Ruth regrets being cool to Willis, while Curtis receives a discount version of an expensive jacket.
11"Hello, I Must Be Going"Jack SheaDavid Garber,
Michael Poryes
April 22, 1992 (1992-04-22)10.4[20]
Ruth takes off after Victoria takes her to task for being a poor influence on Kim and Curtis.
12"The Fame Game"Shelley JensenDavid Garber,May 6, 1992 (1992-05-06)10.4[21]
Curtis gets a swelled head after being chosen to appear with Dr. Dre and Ed Lover of Yo! MTV Raps.
13"Mo' Money"Shelley JensenMark E. Corry,
Mark McClafferty,
Clint Smith
May 13, 1992 (1992-05-13)9.2[22]
Curtis finds his part-time job taxing in more ways than one.
14"CoCo in Charge"Jack SheaBrian Scully,
Mike Scully
Unaired (Unaired)N/A
Against their better judgment, Victoria and Elizabeth allow Ruth to watch the kids for a weekend.
15"The Big Stink"Rob DamesMike Milligan,
Jay Moriarty
Unaired (Unaired)N/A
Trouble arises when Ruth hires Victoria for the Perfume counter.

Awards and nominations[edit]

Year Award Category Recipient Result
1992 Young Artist Awards Exceptional Performance by a Young Actress Under Ten Naya Rivera Nominated
Best Young Actor Starring in a New Television Series Larenz Tate Nominated
Best Young Actress Starring in a New Television Series Sylver Gregory Nominated


  1. ^ "Blacks and the 1991 Television Season". Ebony. Johnson Publishing Company. 46 (12): 25. October 1991. ISSN 0012-9011.
  2. ^ Ingram, Billy (2006). Tvparty!: Television's Untold Tales. Bonus Books, Inc. p. 262. ISBN 1-56625-184-2.
  3. ^ Smith, Sande; Bowman, John (1995). Who's Who in African-American History. Smithmark. pp. 58. ISBN 0-8317-9190-X.
  4. ^ "Fames Comedian Redd Foxx Is Celebrated In New Book, 'The Life and Times of Redd Foxx'". Jet. Johnson Publishing Company. 96 (7). 1999-07-19. ISSN 0021-5996.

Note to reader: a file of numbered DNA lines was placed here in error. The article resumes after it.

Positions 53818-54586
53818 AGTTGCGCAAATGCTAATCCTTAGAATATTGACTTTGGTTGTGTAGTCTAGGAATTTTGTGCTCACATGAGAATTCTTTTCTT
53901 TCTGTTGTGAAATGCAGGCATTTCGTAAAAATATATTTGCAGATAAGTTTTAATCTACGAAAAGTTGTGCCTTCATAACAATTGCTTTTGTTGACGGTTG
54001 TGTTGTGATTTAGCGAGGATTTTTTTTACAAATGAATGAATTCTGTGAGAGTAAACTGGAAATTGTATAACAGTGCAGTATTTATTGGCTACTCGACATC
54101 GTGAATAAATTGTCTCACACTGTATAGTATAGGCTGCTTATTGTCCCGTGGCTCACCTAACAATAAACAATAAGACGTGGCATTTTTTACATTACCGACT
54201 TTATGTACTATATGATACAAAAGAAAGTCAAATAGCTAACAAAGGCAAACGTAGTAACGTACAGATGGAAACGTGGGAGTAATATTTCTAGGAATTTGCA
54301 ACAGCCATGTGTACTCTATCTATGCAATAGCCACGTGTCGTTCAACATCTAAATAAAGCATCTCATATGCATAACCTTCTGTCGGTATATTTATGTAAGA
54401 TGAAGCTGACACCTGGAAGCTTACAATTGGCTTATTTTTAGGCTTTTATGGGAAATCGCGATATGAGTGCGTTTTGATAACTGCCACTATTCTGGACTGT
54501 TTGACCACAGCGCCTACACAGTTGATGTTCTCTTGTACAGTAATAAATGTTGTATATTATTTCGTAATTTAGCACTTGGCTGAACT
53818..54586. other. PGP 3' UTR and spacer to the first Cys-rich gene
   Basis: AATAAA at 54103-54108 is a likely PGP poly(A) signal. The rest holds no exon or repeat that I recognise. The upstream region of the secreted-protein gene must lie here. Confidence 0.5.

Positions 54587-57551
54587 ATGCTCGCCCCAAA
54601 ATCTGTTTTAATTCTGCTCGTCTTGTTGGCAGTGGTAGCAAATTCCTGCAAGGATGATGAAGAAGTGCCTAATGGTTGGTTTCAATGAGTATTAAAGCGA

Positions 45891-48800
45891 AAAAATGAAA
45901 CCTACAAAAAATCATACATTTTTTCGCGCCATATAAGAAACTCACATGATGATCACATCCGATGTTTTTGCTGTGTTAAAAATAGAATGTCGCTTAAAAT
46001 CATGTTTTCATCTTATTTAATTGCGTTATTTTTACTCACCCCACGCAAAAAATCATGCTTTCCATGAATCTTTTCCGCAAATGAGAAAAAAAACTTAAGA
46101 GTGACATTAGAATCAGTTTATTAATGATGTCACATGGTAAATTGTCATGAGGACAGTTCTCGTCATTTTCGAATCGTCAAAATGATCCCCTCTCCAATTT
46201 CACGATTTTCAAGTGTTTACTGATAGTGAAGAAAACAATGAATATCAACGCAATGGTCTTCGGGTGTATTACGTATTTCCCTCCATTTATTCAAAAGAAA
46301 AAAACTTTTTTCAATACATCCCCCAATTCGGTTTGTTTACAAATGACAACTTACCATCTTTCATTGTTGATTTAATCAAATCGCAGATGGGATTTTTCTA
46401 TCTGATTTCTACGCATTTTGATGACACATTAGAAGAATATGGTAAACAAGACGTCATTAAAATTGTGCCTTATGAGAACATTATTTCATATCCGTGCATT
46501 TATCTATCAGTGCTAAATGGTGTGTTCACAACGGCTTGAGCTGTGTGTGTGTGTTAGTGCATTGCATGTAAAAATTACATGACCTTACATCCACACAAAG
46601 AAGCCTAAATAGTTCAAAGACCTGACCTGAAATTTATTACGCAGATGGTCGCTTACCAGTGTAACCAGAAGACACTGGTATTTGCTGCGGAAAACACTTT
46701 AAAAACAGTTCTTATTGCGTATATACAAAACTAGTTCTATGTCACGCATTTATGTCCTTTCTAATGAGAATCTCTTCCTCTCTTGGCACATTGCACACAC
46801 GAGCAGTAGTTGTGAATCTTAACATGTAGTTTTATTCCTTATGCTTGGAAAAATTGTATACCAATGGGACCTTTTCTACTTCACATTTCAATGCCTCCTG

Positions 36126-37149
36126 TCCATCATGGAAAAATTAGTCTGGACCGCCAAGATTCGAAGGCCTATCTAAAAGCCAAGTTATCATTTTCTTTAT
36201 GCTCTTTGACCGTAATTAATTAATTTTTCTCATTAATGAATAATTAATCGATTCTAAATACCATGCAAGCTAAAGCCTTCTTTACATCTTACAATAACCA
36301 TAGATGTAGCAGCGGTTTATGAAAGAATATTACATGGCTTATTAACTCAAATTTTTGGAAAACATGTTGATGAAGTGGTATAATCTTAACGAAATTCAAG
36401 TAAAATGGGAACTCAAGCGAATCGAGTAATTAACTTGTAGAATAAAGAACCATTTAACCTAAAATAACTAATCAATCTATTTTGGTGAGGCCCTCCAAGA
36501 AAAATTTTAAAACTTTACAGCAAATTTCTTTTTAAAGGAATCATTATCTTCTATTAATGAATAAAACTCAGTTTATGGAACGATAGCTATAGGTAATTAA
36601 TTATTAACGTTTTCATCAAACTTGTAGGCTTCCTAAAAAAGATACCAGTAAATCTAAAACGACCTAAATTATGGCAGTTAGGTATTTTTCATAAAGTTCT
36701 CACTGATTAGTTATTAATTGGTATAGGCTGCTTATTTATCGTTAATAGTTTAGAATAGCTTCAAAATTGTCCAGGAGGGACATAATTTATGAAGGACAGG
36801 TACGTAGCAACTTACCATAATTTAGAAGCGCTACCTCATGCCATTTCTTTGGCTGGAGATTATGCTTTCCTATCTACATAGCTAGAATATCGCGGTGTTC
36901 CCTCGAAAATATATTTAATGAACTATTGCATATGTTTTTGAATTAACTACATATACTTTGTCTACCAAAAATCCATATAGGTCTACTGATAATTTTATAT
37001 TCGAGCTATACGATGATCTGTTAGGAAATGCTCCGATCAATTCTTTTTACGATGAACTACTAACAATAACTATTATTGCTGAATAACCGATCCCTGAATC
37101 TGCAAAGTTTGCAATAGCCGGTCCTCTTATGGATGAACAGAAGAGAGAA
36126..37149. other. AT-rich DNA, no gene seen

5. ^ Rich, Joshua (October 9, 1998). Exit Laughing. Entertainment Weekly
  6. ^ Staff report (October 28, 1991). Fox felled by a heart attack taping TV show; calls for wife and dies. Jet
  7. ^ "Della and Jackie Become TV Sisters In 'Royal Family'". Jet. Johnson Publishing Company. 81 (8): 58, 59. 1991-12-09. ISSN 0021-5996.
  8. ^ Fearn-Banks, Kathleen (2006). Historical Dictionary of African-American Television. Rowman & Littlefield. pp. 376. ISBN 0-8108-5335-3.
  9. ^ Carter, Bill; Rutenberg, Jim (2003-09-13). "ABC Mourning Star of Series That Was Key To Its Lineup". The New York Times. Retrieved 2009-04-29.
  10. ^ Donlon, Brian (September 25, 1991). "New faces try to save 'One Life to Live'". Life. USA Today. p. 3D.
  11. ^ Donlon, Brian (October 2, 1991). "'Roseanne' comes out on top". Life. USA Today. p. 3D.
  12. ^ Donlon, Brian (October 9, 1991). "Cable pulls network's plug". Life. USA Today. p. 3D.
  13. ^ Donlon, Brian (October 16, 1991). "Hearings score a win for NBC". Life. USA Today. p. 3D.
  14. ^ Donlon, Brian (November 6, 1991). "Ratings contest narrows". Life. USA Today. p. 3D.
  15. ^ Donlon, Brian (November 20, 1991). "'60 Minutes' clocks a 3rd win". Life. USA Today. p. 3D.
  16. ^ Donlon, Brian (November 27, 1991). "CBS scores a strong win". Life. USA Today. p. 3D.
  17. ^ Donlon, Brian (December 4, 1991). "The nut at the door on 'Seinfeld'". Life. USA Today. p. 3D.
  18. ^ Gable, Donna (April 15, 1992). "CBS' historic jump". Life. USA Today. p. 3D.
  19. ^ Gable, Donna (April 22, 1992). "'Roseanne' leads ABC's way". Life. USA Today. p. 3D.
  20. ^ Gable, Donna (April 29, 1992). "ABC wins with news, goodbyes". Life. USA Today. p. 3D.
  21. ^ Donlon, Brian (May 13, 1992). "Finales put NBC in first". Life. USA Today. p. 3D.
  22. ^ Gable, Donna (May 20, 1992). "Weddings blissful for NBC". Life. USA Today. p. 3D.

External links[edit]